schools should make condoms available to
students.
The Parents AIDS Initiative encourages
mothers and fathers to prod schools to
address the subject of AIDS openly and
nonjudgmentally. However, Zurer says
CITY LIMITS
some parents are wary about becoming
outspoken on the issue within their own
communities for fear that their activism
could prompt bigoted retaliation against
their children in school. Parents taking part
in the initiative have devised a skillful
maneuver to avoid any personal backlash:
they often swap schools with one another,
focusing their attention on schools their
own children do not attend.
Admlnlstratly. Maz.
George Drayton, father of a 14-year-
old freshman at Boys and Girls High
School in Brooklyn's Bedford-Stuyvesant
neighborhood, visited his son's school
earlier this year to find out what was hap-
pening with the HIV/AIDS team. The
Board of Education mandates that offi-
cials establish such teams in each high
school-comprised of students, parents,
son's AIDS education is concerned. Her
third-grader (who does not have HIV) has
yet to be taught a single lesson on AIDS in
school, she says. Principal Eugenia
Montalvo at P.S. 106 in the Bronx-the
school Lopez's son attended until last
fall-denies that any student leaves her
school without the required AIDS instruc-
tion and says she personally checks teach-
ers' plan books to make sure the HIV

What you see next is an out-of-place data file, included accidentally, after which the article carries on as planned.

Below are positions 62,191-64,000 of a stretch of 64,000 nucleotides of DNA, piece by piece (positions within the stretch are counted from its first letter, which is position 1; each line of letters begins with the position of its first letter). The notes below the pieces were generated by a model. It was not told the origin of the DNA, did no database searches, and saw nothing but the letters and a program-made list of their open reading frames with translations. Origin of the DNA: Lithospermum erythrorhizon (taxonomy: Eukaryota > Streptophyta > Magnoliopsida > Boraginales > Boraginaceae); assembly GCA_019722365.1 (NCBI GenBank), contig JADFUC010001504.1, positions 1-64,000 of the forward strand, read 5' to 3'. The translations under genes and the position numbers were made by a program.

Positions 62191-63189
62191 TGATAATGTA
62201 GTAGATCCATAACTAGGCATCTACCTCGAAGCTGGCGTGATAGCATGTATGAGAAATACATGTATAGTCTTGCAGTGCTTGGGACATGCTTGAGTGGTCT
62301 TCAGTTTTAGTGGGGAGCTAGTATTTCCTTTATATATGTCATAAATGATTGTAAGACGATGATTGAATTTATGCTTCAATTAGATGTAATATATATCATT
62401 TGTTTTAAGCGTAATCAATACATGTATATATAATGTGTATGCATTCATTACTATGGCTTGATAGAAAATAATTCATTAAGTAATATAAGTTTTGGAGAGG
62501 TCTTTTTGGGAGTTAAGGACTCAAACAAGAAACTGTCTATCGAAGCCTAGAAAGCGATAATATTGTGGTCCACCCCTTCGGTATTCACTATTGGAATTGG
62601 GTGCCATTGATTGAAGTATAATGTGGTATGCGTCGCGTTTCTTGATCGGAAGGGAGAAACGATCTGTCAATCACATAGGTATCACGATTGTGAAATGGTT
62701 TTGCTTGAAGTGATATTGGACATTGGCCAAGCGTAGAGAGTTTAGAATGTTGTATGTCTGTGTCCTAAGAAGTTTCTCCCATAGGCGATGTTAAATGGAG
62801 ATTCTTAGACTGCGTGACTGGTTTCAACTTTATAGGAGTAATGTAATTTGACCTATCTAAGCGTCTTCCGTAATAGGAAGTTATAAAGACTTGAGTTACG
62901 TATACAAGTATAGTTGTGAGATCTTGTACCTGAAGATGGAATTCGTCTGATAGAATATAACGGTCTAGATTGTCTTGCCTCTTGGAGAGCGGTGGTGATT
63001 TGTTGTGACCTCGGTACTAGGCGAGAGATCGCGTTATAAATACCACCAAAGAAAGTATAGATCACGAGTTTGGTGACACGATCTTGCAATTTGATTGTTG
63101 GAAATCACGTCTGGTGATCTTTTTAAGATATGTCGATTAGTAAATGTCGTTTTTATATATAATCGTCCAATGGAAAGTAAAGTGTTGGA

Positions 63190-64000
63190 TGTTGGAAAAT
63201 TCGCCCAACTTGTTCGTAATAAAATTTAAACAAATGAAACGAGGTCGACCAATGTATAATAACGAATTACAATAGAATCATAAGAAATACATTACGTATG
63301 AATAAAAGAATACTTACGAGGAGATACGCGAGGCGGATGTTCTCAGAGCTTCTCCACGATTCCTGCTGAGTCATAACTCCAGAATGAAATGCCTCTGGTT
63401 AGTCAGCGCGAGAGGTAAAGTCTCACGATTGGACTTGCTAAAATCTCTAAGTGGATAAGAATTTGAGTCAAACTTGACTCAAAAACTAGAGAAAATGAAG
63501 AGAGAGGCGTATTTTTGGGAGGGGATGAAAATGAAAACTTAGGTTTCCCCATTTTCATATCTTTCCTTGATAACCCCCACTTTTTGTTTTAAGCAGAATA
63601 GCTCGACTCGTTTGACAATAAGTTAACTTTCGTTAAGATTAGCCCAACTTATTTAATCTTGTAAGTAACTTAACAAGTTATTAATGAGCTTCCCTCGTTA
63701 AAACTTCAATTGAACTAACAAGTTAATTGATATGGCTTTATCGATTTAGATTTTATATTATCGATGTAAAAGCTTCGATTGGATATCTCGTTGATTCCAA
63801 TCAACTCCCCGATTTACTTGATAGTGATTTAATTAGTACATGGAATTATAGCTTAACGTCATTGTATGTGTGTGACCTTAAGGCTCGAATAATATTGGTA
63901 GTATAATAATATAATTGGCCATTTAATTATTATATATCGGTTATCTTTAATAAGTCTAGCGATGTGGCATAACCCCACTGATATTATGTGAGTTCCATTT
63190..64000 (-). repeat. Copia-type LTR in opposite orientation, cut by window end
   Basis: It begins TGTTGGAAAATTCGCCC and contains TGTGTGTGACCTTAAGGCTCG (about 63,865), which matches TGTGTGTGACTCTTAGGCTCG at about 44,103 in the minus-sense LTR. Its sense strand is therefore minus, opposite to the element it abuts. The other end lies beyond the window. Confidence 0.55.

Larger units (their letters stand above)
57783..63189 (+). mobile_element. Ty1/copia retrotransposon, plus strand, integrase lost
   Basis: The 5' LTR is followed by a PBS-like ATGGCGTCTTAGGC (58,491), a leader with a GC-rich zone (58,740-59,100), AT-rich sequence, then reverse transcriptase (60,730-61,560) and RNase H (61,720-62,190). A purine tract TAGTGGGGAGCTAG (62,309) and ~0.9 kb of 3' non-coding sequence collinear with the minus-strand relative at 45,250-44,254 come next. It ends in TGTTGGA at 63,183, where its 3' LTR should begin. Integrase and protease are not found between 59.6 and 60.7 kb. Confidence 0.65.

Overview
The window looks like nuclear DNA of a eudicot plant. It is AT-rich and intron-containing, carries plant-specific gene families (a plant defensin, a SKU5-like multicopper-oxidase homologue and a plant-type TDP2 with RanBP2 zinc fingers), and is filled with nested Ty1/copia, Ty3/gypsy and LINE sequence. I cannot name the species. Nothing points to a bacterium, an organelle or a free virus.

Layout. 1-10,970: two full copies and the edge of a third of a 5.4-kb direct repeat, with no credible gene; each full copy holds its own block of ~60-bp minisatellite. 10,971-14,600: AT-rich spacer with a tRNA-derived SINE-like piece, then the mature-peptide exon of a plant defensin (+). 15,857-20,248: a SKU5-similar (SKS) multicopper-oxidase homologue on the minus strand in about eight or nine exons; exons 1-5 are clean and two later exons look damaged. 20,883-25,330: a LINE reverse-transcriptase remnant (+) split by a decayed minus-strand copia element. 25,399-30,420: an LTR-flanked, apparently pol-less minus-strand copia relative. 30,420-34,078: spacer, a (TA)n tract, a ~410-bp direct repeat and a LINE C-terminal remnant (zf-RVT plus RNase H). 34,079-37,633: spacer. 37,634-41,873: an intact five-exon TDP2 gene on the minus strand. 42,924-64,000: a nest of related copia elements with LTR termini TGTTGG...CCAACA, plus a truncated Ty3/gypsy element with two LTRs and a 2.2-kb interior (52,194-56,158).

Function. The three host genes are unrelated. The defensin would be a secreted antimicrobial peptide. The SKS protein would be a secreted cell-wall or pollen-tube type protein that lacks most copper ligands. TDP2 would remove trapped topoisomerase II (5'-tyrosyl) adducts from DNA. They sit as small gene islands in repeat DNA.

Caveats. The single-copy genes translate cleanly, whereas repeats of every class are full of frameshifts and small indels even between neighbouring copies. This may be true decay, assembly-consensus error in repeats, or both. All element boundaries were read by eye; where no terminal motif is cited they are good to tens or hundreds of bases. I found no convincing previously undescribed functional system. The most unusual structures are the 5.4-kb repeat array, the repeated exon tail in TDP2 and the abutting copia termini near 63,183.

lessons are being taught. Lopez remains
unconvinced. "I'm very concerned about
these kids. The schools should be teaching
them. And they're not doing it."
Drayton, Lopez and other participants
in the initiative are discovering what many
seasoned parent organizers have known for
a long time about the city's schools.
"You 'Il hit a wall of bureaucracy unless
you are able to navigate the system," says
Ayo Harrington, president of the United
developed AIDS since the epidemic began
are African-American or Latino.
Fac.-to-Fac.
After a year of work, the parents active
in the initiative say they are beginning to
feel their power. They are learning how to
maneuver through the Byzantine structure
of the Board of Education. They are con-
fronting school administrators and PTAs,
asking why AIDS education is at a stand-
still in most schools. And, with an opinion
survey developed by initiative participants
in hand, they are attending Open School
nights and asking other parents to sit down
with them, face-to-face, to talk about
tough, controversial issues.
Any organizing campaign that focuses
on AIDS, kids and schools is bound to be
loaded with complexity, and the initiative
has found that parents need constant nur-
In the conservative climate of the past two years,
there have been few repercussions for teachers who ignore
the mandate to teach students about AIDS.
teachers and administrators-to coordi-
nate AIDS education efforts. But when
Drayton, 40, and his ex-wife Denise
showed up, they found they were the
entire team. Moreover, the room where
they were supposed to meet-and where
students are supposed to receive con-
doms-was hidden in a maze of adminis-
trative offices.
"It was part of a storage room,"
Drayton says, laughing. "It wasn't the type
of room that kids would want to come
right up into and discuss personal issues."
The administration sees things differ-
ently. Mary Dowery, a school social work-
er at Boys and Girls, says the Dray tons are
"misinformed." She adds that there are
more than 20 people-mainly staff and
students-on the HIV/AIDS team, and
when asked about the level of parent
involvement, she answers that "parents
know they can join. You don't involve all
the parents on the team."
Many parents tell stories similar to
Drayton's, however. Lopez says the
school system dropped the ball where her
MARCH 1996
Parents Association, a citywide advocacy
group. "Parents usually don't get good
answers," regardless of the issue, she says.
The Parents AIDS Initiative also faces